All right, fess up. Who put me up on a big long list of sexy geeks of 2007? (Scroll down a bit.) With a photo from over five years ago, I might add.

It's likely someone asked if they could nominate me, and I said, "Sure, go ahead!" and then promptly forgot about it. So just jog my memory.

Regardless, it was a pleasant surprise. Dude, I'm listed on the same page as Captain Jack!
mollyringle: (iPod)
"There's nothing about this haircut that suggests the name 'Bob' to me." - Steve

photos! )
mollyringle: (Minas Tirith - John Howe)
Here's an mp3 of me reading aloud Tolkien's poem "Errantry, which was all [ profile] kalquessa's idea.

Text of "Errantry" here.

So that's where the name "Dumbledore" came from, eh?

By the way, does Spike call Wesley "Percy" after Percy Weasley? Both Wes and Percy were pretty proud of being "head boy".

Happy weekend!
mollyringle: (golden egg)
...and the one that finally gets you, that's death.

Which is all by way of saying, happy birthday to me! Give me eye candy!

My dodged bullet? I have had this new freckle thing on the side of my nose for a few weeks now. It's tiny, almost black but isn't a blackhead, and hasn't gone away or changed. I usually don't get freckles at all, so I finally called the doctor this morning and got an appointment for an hour ago. Well, everything is fine, of course; he patted my arm and said "It's not cancer," and all. But really, for a bit there, I was having a thoroughly morbid mood. I started thinking of all the stories I'd heard--"My friend's dad found this little mole on his arm. Three weeks later? He's DEAD." And so forth. I planned a few deathbed speeches. It was very dorky and G0th of me.

Anyway, I'm fine, although Zach is NOT going to forgive me anytime soon for taking him with me into that horrible, horrible place (the doctor's office, where he usually gets shots) even though nobody touched him this time.

So. Eye candy! Bring it on!
mollyringle: (Willow - Hi - by aom_leiconz)
Tagged by [ profile] new_iconoclast...

1) Players start with 8 random facts about themselves.
2) Those who are tagged should post these rules and their 8 random facts.
3) Players should tag 8 other people and notify them they have been tagged.

So, my 8 random facts:

1. As proof that I'm behind the times, I have never sent or received a text message on a cell phone.

2. As further proof of the same thing, up until about a year ago I thought "MySpace" was a file storage type of site. Which I guess it is, if you count skanky photos and long emo posts as files.

3. After reading about noctilucent clouds on, and seeing photos of them, I thought, "Oh, sure, I've seen those plenty of times." I verified this the other night by looking out the window at twilight and spotting some. Sure, there they are; we get 'em all the time here, I figured. Then I found out I was just lucky, for these are fairly rare at this latitude. So what was I seeing before? Not-so-lucent clouds, evidently.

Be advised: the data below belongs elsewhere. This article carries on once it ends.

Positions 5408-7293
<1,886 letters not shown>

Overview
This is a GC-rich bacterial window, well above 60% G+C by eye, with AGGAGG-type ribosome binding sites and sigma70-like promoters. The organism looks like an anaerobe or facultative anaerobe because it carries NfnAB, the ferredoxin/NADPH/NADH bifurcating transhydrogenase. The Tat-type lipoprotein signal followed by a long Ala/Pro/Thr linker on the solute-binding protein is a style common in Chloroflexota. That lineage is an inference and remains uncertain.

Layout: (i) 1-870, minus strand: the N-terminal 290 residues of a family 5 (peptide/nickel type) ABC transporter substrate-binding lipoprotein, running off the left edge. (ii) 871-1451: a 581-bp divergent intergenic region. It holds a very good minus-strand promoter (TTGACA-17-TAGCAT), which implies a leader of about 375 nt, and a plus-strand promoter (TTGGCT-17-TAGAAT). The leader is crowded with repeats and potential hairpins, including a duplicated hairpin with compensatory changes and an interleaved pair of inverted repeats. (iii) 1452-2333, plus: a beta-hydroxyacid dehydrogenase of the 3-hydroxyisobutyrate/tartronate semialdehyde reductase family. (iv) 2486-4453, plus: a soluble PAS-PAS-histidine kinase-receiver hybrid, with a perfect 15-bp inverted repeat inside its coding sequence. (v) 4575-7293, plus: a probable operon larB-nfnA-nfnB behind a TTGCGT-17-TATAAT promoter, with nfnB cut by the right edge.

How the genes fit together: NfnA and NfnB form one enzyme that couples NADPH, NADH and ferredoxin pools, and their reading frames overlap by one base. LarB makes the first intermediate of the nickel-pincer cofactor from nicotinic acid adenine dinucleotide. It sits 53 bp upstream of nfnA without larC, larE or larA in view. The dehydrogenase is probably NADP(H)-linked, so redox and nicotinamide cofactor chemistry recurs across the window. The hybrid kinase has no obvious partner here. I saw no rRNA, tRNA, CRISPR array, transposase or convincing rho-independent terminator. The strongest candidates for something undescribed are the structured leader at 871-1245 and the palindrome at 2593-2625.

4. I think I have a bunion on one foot. I'm not sure what to do about that, but my mother-in-law has them and they've nearly crippled her on bad days. Greeeat.

5. I tend to like fantasy but not sci-fi; love stories but not romance novels; true crime but not mysteries. With exceptions for each, of course.

6. I like purple flowers best of all. Then blue. Then white. Then red or yellow. But fragrance is really more important than color.

7. I eat peanut butter with chocolate chips off a spoon (or a table knife) quite a lot. I maintain that this is a healthy snack.

8. I disapprove of most bumper stickers. They're a bad policy. Sooner or later, everyone, even you, does something annoying in traffic. At that point, those who agree with your bumper sticker will be dismayed because you're making their side look bad; and those who disagree with your bumper sticker will just hate you even more for it.

And now...I disobey the rules by not tagging anyone, but inviting anyone to take part who wants to. I have a cold; I get to bow out early.
mollyringle: (laughing - hates life)
Just in case you ever wondered, it costs $45 for a locksmith to come let you back into your house when you've locked yourself out. Or maybe I was robbed blind and it really should cost less. I don't know. I've honestly never done it until today. Go me!

Yes, we do indeed need to start keeping a spare key somewhere outside the house. Like maybe under the mat or under a flowerpot next to the door, because no one would ever think of looking there.

Grumble. So, now, a meme from [ profile] modmerseygirl.

1. YOUR NAME: Molly
2. WERE YOU NAMED AFTER ANYONE?: My middle name is the same as my mom's best friend's name. "Molly" just sounded nice and American, which my folks wanted after six months in France.
3. WHEN DID YOU LAST CRY?: Hmm...really cry? Hard to recall. Tears in the eyes? The Buffy episode "The Body," watched a few days ago. Yes, I'm a sappy fan sometimes. But that was a *sad* episode--anyone who has seen it can back me up.
4. DO YOU LIKE YOUR HANDWRITING?: Not my cursive. My non-cursive, which I use far more often, is OK.
5. WHAT IS YOUR FAVORITE LUNCH MEAT?: Chicken. Or maybe roast beef.
6. IF YOU WERE ANOTHER PERSON WOULD YOU BE FRIENDS WITH YOU?: Sure, if I ever met me, which would be hard because I don't get out much.
7. DO YOU HAVE A JOURNAL?: Far too many.
8. DO YOU USE SARCASM A LOT?: Definitely! (That was [ profile] modmerseygirl's answer, which amuses me because she's so ridiculously sweet, and I associate sarcasm with harsher people, like me.)